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fusion reactor feasibility. The first third of the twenty-first
century may then see a prototype fusion power plant in operation,
depending on the energy cost and environmental situation at that
time. The cost of nuclear fusion is expected to be very high in
comparison with alternative nuclear reactor designs. On the other
hand, nuclear fusion offers additional environmental protection
compared to nuclear fission. By midcentury, some fraction of energy
to the national electrical grids might possibly come from fusion
The advantages of fusion power with respect to safety and the
• No danger from nuclear reactor runaway. The amount of
nuclear fuel in the reaction chamber at any given time is
minuscule, and a system failure of any sort can lead only to a
cooling down of the reacting plasma.
• Enormously reduced amounts of nuclear waste. The nuclear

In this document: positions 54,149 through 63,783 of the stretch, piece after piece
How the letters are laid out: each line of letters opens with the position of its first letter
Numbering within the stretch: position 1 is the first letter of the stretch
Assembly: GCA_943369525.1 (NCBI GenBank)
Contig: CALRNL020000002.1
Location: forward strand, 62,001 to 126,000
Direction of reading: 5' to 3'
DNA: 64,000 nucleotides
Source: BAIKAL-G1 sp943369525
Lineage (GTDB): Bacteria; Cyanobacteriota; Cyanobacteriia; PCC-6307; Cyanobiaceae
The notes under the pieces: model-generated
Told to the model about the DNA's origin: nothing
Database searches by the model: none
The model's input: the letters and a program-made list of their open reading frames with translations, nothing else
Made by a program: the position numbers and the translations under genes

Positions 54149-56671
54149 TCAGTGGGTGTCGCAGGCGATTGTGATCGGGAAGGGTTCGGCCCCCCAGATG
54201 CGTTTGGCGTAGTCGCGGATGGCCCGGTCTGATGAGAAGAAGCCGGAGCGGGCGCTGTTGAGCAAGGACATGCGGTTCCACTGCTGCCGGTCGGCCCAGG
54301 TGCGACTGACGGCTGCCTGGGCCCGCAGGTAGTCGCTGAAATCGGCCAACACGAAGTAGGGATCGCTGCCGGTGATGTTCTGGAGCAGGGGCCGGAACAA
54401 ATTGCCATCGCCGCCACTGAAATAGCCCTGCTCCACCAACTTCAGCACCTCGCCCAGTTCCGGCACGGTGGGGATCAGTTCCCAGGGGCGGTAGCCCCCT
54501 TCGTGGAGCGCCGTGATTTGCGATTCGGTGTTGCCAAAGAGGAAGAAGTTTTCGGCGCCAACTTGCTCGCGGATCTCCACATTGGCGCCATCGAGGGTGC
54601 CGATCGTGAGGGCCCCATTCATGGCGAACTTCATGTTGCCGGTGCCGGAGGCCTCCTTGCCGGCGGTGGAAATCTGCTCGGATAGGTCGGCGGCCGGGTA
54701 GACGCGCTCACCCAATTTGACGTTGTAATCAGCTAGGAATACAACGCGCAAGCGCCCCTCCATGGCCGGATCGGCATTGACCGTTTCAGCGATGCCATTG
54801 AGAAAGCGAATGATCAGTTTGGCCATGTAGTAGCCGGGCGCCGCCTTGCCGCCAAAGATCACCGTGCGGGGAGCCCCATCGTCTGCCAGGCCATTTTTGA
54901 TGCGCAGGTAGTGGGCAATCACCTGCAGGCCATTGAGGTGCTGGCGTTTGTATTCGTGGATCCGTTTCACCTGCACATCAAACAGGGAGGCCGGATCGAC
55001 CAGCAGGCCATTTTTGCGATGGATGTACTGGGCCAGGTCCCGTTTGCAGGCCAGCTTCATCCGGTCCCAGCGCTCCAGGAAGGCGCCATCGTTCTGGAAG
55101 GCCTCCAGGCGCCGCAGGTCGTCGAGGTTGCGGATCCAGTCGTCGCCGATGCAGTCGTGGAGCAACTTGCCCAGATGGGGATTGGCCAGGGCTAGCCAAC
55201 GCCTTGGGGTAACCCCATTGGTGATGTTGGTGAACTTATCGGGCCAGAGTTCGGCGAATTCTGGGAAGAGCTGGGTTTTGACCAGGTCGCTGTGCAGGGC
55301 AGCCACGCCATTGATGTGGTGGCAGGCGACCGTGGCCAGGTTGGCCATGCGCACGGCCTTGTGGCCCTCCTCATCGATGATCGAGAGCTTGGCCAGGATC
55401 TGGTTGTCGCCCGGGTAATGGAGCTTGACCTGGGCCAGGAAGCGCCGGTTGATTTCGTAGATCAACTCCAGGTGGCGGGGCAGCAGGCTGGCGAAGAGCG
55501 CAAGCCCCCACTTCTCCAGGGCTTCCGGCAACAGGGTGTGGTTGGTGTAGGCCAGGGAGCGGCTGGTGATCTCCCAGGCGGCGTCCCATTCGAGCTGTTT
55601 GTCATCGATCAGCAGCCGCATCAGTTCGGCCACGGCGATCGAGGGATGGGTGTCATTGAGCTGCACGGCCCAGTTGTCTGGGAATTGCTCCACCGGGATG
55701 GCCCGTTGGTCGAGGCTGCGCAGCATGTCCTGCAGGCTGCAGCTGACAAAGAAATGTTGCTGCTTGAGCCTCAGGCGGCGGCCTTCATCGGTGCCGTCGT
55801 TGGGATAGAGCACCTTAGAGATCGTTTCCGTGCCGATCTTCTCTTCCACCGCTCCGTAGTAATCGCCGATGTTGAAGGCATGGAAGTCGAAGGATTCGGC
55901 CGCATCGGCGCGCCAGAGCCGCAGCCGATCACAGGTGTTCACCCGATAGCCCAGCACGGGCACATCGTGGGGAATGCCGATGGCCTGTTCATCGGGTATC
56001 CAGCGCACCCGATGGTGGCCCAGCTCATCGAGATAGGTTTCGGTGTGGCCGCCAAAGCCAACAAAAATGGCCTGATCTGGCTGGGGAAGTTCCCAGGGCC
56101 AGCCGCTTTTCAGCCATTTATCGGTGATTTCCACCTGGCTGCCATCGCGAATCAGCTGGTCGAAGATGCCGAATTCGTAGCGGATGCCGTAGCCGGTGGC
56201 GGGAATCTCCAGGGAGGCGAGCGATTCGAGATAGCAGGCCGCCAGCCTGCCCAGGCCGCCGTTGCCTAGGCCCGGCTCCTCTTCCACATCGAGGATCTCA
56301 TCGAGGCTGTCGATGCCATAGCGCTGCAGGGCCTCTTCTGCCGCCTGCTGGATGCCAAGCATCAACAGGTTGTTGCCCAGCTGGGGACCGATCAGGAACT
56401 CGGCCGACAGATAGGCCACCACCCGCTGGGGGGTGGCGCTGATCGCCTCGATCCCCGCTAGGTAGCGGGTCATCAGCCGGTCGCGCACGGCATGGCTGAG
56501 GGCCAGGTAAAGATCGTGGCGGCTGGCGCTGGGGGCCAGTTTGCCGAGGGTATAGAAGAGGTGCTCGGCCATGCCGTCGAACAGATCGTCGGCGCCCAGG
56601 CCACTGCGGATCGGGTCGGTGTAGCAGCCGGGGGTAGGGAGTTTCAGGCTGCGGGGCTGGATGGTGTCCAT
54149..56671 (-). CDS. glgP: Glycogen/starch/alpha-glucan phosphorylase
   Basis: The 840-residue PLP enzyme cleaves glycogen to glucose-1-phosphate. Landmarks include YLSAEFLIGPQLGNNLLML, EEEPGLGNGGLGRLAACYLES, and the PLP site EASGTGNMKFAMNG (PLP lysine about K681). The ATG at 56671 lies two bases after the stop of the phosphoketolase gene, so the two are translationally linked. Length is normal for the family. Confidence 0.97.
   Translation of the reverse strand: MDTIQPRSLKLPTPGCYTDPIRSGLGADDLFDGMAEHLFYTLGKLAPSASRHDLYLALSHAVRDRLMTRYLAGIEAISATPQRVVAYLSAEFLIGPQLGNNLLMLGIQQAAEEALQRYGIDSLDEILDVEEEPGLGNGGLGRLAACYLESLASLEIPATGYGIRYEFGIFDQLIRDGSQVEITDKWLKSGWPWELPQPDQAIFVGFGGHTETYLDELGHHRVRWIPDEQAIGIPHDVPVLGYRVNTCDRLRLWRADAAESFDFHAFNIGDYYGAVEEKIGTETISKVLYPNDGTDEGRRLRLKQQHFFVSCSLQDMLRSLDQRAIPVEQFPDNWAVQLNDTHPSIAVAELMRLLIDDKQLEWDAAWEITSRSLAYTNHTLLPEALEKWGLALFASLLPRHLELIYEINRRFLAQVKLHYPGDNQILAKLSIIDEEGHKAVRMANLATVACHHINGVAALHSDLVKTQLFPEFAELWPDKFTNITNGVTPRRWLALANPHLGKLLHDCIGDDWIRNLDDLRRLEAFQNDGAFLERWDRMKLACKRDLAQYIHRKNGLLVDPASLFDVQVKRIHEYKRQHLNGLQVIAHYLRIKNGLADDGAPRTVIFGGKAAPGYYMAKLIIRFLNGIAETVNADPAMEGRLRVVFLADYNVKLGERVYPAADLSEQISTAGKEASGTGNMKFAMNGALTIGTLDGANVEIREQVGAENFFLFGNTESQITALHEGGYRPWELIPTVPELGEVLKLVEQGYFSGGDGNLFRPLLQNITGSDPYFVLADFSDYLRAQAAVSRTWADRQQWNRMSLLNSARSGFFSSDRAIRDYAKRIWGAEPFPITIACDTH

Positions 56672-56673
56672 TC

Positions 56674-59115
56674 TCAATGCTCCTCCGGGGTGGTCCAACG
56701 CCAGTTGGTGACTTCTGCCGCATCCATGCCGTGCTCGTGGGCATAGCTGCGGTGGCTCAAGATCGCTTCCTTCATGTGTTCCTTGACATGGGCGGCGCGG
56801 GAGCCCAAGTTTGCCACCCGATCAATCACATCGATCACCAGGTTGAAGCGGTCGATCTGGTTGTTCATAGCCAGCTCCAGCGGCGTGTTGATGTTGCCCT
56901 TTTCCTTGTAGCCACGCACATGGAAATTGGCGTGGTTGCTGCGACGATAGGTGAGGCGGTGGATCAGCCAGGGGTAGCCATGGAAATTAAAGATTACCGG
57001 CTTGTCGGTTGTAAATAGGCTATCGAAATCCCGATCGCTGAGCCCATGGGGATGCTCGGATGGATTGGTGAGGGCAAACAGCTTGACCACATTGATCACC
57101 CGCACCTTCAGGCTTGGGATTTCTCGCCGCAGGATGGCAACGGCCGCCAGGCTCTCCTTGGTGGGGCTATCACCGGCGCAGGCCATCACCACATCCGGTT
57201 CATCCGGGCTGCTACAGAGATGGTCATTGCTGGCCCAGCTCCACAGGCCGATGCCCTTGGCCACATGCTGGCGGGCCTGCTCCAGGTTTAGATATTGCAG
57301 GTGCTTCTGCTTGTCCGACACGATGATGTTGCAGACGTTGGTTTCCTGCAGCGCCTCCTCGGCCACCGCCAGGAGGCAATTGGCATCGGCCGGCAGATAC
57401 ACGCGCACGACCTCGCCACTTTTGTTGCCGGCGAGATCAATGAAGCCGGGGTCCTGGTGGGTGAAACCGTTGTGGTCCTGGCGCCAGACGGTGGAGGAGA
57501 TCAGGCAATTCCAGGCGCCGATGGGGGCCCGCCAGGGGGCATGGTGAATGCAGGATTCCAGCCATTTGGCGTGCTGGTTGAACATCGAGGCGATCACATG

ash from fusion is helium, a stable and totally benign gas. Almost
all of the neutrons coming out of the reacting gas will be absorbed
in a lithium 6 blanket, generating fresh tritium to replace that
used up in the deuterium tritium reactions. Also, although the
vacuum-chamber wall is expected to become radioactive due to
bombardment by these transiting neutrons, the material of the
vacuum chamber can be chosen to reduce the radioactivity level and
character of this radioactivity and problems associated with
storage or disposal. Further research is needed in this area.
• No production of gases deleterious to the environment
such as oxides of carbon and nitrogen; however, there is some
concern on the potential leakage of tritium into the water
• No inherent production of fissile materials.
The acid test of fusion power feasibilityachieving nuclear
ignition in a confined plasmais anticipated no earlier than
the end of this decade, and a prototype fusion power plant should
not be expected before the year 2020. Further progress is clearly
needed in the science, technological development, and economics of
nuclear fusion before it can actually be implemented. Nevertheless,
in view of its minimal impact on atmospheric pollution and
greenhouse warming, and the very much reduced level of nuclear
hazard, controlled fusion still merits its reputation as a major
option for the future generation of electric power.
Golay, M. W. 1990. Testimony before the U.S. House Committee on
Interior and Insular Affairs. Washington, D.C., March 10, 1990.